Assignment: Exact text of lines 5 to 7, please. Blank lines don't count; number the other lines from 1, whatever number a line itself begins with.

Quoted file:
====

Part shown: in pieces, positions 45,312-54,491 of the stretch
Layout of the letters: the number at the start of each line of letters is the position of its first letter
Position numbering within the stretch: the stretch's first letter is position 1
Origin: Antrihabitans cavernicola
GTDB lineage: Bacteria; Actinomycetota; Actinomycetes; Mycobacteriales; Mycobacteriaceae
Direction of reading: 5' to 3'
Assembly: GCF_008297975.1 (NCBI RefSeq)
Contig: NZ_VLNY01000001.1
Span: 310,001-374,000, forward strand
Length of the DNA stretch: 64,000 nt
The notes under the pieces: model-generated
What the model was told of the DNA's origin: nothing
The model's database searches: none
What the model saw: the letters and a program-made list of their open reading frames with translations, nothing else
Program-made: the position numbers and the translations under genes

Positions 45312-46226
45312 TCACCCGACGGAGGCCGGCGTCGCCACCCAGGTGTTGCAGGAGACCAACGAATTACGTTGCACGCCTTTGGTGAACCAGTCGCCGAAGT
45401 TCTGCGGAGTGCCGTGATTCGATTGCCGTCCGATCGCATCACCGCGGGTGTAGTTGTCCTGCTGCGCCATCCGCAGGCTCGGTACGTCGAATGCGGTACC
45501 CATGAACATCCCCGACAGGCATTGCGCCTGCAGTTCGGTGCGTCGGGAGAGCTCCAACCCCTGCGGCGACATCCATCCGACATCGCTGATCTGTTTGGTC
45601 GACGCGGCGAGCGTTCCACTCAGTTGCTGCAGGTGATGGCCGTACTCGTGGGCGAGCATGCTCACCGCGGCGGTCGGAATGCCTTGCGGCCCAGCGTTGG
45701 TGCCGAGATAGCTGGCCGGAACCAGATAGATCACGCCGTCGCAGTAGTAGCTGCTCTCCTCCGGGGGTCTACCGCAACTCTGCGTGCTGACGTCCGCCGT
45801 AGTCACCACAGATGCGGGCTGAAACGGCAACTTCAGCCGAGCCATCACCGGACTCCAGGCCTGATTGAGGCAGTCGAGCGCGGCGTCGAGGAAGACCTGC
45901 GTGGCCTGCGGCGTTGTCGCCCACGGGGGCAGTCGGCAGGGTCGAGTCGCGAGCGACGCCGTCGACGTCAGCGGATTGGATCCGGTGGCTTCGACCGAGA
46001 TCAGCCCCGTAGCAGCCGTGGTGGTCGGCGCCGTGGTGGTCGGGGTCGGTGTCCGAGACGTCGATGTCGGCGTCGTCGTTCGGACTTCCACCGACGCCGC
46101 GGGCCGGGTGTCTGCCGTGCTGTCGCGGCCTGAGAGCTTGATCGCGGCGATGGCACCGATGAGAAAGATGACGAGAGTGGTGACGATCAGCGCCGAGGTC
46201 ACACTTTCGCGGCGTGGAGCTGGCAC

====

GTDB lineage: Bacteria; Actinomycetota; Actinomycetes; Mycobacteriales; Mycobacteriaceae
Direction of reading: 5' to 3'
Assembly: GCF_008297975.1 (NCBI RefSeq)